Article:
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Home > Politics
Colorado Springs is Doomed!
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Every business knows that it cannot be "all things to all people." If it tries to have the highest quality product, the lowest cost and the best service (e.g., delivery time), it will be overwhelmed on at least one of these dimensions. A business must choose among the factors relevant to its business and focus on the ones that characterize what it wants to be. For example, every restaurant knows it cannot at the same time have the lowest prices, the highest quality food, and the best service. McDonald's makes the low prices and good service choices (with food quality not as good), while Outback Steak House makes the "quality food at reasonable prices" choice (with waits that can be very long). No organization can be best at everything; each must make a choice.

The Attractiveness Principle is a systems thinking archetype that describes this dynamic. It shows price, service quality, and product quality as the determiners of attractiveness. Attractiveness is the extent to which the product or service "attracts" customers. Customer demand is a result of demand generating activities (such as a sales force or advertising, which create a reinforcing feedback R1) and "Overall Product/Service Attractiveness."

But for constant service or product development capacities, increased customer demand can lower service quality or product quality (B2 & B3). It requires investment in personnel to maintain service quality (B5); or it requires investment in plant, equipment and design staff to create more products of high quality (B6). These investments reduce the funds available for demand generating activities (B7 & B8). Another option is that prices can be lowered to again increase demand, but this also reduces the scarcity premium that can be charged and reduces funds available for demand-generating activities.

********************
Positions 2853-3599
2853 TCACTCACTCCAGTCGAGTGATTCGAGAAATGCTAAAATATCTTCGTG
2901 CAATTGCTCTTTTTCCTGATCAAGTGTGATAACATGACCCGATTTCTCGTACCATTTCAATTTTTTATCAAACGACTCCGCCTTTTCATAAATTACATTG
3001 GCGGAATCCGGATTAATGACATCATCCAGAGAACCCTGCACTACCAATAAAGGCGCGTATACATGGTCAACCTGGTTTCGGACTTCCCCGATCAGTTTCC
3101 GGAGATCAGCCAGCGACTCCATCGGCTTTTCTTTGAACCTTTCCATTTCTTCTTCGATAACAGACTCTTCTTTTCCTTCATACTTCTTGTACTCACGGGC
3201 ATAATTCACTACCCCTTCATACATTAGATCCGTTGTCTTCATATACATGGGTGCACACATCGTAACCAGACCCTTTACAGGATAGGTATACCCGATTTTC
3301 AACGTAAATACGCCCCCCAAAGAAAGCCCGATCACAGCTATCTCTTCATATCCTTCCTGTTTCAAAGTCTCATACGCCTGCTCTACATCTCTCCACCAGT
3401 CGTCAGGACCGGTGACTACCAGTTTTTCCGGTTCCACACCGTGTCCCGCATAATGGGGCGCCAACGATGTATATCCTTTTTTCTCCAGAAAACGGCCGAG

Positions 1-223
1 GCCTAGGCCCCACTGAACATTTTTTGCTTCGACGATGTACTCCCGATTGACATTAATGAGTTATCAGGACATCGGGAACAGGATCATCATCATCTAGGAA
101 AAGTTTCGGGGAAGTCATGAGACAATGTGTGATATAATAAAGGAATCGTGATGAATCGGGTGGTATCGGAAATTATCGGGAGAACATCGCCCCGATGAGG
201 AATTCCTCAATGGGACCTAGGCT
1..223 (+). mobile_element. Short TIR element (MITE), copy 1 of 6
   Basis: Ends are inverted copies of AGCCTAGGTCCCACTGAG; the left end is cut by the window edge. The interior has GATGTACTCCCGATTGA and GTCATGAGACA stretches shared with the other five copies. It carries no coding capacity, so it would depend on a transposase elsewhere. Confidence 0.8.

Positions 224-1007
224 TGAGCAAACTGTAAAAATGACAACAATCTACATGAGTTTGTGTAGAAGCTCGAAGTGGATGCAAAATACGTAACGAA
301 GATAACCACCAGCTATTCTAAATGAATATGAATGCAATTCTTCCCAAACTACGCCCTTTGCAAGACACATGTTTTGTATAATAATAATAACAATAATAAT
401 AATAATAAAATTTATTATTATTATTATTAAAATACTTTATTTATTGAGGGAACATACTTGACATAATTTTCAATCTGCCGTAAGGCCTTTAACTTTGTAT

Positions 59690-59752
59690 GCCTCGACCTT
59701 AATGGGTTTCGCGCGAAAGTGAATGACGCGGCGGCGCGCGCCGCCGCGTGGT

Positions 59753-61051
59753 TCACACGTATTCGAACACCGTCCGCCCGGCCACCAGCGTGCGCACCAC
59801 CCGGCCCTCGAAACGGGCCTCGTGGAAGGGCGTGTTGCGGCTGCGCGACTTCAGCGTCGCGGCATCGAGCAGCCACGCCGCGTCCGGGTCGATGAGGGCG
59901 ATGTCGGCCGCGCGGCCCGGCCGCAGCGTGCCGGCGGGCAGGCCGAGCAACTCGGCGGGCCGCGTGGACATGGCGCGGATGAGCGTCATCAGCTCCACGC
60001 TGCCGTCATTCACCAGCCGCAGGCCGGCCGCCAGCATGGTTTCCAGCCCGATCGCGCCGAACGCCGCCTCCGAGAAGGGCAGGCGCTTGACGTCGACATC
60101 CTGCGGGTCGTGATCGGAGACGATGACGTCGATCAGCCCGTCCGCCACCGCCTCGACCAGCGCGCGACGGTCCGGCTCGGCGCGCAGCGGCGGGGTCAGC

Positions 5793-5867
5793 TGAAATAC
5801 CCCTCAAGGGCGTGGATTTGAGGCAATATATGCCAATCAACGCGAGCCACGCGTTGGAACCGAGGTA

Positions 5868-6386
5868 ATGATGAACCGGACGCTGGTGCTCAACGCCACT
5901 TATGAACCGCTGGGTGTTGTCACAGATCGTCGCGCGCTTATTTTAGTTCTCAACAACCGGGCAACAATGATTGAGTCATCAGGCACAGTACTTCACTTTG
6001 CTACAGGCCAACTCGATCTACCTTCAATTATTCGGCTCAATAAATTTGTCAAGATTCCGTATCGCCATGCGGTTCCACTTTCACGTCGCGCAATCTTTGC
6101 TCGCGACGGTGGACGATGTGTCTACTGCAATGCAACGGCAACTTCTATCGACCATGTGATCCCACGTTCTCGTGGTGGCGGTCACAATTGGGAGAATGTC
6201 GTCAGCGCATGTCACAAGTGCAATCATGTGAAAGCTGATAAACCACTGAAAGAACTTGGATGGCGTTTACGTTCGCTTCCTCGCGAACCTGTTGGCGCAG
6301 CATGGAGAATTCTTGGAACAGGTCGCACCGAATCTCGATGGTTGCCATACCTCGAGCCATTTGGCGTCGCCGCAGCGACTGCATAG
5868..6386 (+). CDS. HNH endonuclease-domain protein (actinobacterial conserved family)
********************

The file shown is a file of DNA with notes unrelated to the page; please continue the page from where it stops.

Just as no organization can be all things to all people, no region can be all things to all people. Applying this principle in the field of urban dynamics leads to the "theory of relative attractiveness" – Given free migration, no place can long remain more attractive in an overall sense than any other place. An attractive location attracts people from less attractive locations. Inmigration continues until negative pressures arise to counterbalance an area's underlying attractiveness.

This does not bode well for Colorado, because the region's underlying attractiveness is so high (e.g., mountain views). This means that other factors (traffic congestion, smog, housing prices, etc.) must get considerably more negative before people will stop emigrating from areas which they currently view as more undesirable than the Pikes Peak region.

It's important to understand that "attractive" does not mean "prettier." It means that there is a composite set of factors that attract. A location could be ugly and still "attractive," if other factors are favorable. The other factors could be the price of land, tax structure, cultural amenities, investment incentives or robust economic activity. In addition, attractiveness factors can be different for different industries. For example, once a critical mass of a given industry develops with a base of suppliers and customers, a region can be attractive for that economic cluster, even though it may not be attractive to other industries.

Yep, that's correct; the Colorado Springs economy is doomed. Why? Because it's dug itself a financial hole by subsidizing the kind of growth that creates enormous infrastructure backlogs. Doing what works for the near term and fails in the long term is called addiction; in this case, addiction to unsustainable growth.

Low property taxes and relatively low housing prices have attracted a relatively low-wage population. This population, attracted over decades, cannot afford to pay for needed infrastructure. Because of this, it will be enormously difficult to get out of the growth addiction hole.

Here I explain the structures and dysfunctional beliefs  that led to this.

The Attractiveness Principle

First, to appreciate what every region faces, here's a fact of life: No business or region can be all things to all people. This should be obvious, yet the implications for regions are little understood.